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Semin Oncol. 2018 Aug;45(4):232-235. doi: 10.1053/j.seminoncol.2018.07.002. Epub 2018 Oct 11.

Metastatic neuroendocrine tumors of the gastrointestinal tract and pancreas: A surgeon's plea to centering attention on the liver.

Author information

1
Rush University Medical Center, Department of Surgery, Division of Surgical Oncology, Chicago, IL, USA. Electronic address: Xavier_keutgen@rush.edu.
2
Rush University Medical Center, Department of Surgery, Division of Surgical Oncology, Chicago, IL, USA; Cantonal Hospital Winterthur, Department of Surgery, Winterthur, Zurich, Switzerland; University of Zurich, Institute of Physiology, Zurich, Switzerland.
3
Oregon Health & Science University, Department of Surgery, Division of Surgical Oncology, Portland, OR, USA.
4
Mayo Clinic, Department of Oncology, Division of Medical Oncology, Rochester, MN, USA.
5
University of Iowa, Department of Surgery, Division of Surgical Oncology, Iowa City, IA, USA.
6
Stanford University, Department of Surgery, Division of Surgical Oncology, Stanford, CA, USA.

Abstract

Over 50% of patients with gastroenteropancreatic neuroendocrine tumors (GEP-NETs) have stage IV disease at presentation and the most likely organ to be affected by metastases is the liver. Hepatic involvement and hepatic tumor burden is a key prognostic factor affecting survival of these patients and 80% eventually die of liver failure due to tumor dissemination within the liver. This commentary explores the efficacy and limitations of systemic treatments in patients with GEP-NETs and liver metastases. Landmark randomized trials using systemic therapies including sandostatin (PROMID), lanreotide (CLARINET), everolimus (RADIANT 3 and 4), sunitinib and Peptide Receptor Radionuclide Therapy (NETTER-1) have not shown efficacy in reducing liver tumor burden in patients with stage IV GEP-NETs with liver metastases as outlined in this review. Although often overlooked, surgical debulking has been associated with a significant survival advantage in large retrospective studies and in our opinion should remain an important therapeutic option for patients with stage IV GEP-NETs and liver metastases.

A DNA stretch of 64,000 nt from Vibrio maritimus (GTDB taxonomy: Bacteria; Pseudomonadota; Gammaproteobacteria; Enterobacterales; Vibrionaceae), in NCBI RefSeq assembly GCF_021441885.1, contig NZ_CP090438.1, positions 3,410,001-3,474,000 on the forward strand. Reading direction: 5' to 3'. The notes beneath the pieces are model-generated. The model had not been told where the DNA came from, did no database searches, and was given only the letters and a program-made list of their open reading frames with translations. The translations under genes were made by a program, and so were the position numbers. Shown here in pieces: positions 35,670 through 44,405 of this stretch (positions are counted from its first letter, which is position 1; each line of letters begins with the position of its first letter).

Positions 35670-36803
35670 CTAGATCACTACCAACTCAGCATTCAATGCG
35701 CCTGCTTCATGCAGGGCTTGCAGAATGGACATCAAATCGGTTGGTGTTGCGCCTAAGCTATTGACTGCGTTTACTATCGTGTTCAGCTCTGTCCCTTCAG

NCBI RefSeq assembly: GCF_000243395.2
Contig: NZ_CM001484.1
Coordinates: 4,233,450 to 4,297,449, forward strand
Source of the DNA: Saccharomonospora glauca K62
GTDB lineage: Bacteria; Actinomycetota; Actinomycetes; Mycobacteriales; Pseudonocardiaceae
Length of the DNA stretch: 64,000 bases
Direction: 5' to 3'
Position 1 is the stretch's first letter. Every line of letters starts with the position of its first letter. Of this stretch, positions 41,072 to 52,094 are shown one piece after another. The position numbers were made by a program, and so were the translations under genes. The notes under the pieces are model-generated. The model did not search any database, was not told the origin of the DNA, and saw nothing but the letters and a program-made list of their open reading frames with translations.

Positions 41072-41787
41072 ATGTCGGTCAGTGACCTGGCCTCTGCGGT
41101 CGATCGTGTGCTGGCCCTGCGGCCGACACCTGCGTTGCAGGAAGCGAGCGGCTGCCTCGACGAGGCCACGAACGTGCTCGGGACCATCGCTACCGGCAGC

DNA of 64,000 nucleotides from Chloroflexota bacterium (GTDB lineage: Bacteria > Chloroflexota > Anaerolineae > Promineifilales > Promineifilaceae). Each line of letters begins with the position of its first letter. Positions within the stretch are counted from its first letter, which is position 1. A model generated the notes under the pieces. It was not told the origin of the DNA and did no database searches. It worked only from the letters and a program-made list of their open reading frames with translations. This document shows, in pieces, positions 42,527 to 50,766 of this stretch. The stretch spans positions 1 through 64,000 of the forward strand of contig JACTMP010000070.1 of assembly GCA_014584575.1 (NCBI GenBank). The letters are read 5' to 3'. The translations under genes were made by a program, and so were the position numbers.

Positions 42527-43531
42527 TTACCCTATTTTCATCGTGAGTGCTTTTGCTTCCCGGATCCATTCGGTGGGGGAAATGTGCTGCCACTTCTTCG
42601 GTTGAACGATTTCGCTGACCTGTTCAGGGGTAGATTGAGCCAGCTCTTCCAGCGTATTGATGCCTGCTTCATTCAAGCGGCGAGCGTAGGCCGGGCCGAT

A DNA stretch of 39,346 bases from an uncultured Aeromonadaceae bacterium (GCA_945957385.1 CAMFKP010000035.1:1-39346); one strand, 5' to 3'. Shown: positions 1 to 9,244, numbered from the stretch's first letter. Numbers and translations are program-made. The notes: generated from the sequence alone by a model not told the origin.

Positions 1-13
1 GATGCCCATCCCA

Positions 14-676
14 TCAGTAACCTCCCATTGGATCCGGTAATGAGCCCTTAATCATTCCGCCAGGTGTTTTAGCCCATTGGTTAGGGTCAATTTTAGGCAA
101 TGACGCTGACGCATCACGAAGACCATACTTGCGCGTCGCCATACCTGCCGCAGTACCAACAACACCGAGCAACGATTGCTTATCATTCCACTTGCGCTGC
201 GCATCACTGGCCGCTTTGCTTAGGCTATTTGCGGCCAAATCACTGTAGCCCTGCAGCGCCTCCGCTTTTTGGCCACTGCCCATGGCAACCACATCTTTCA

KEYWORDS:

Liver metastases; Liver resection; Neuroendocrine tumor; Systemic therapy

[Indexed for MEDLINE]

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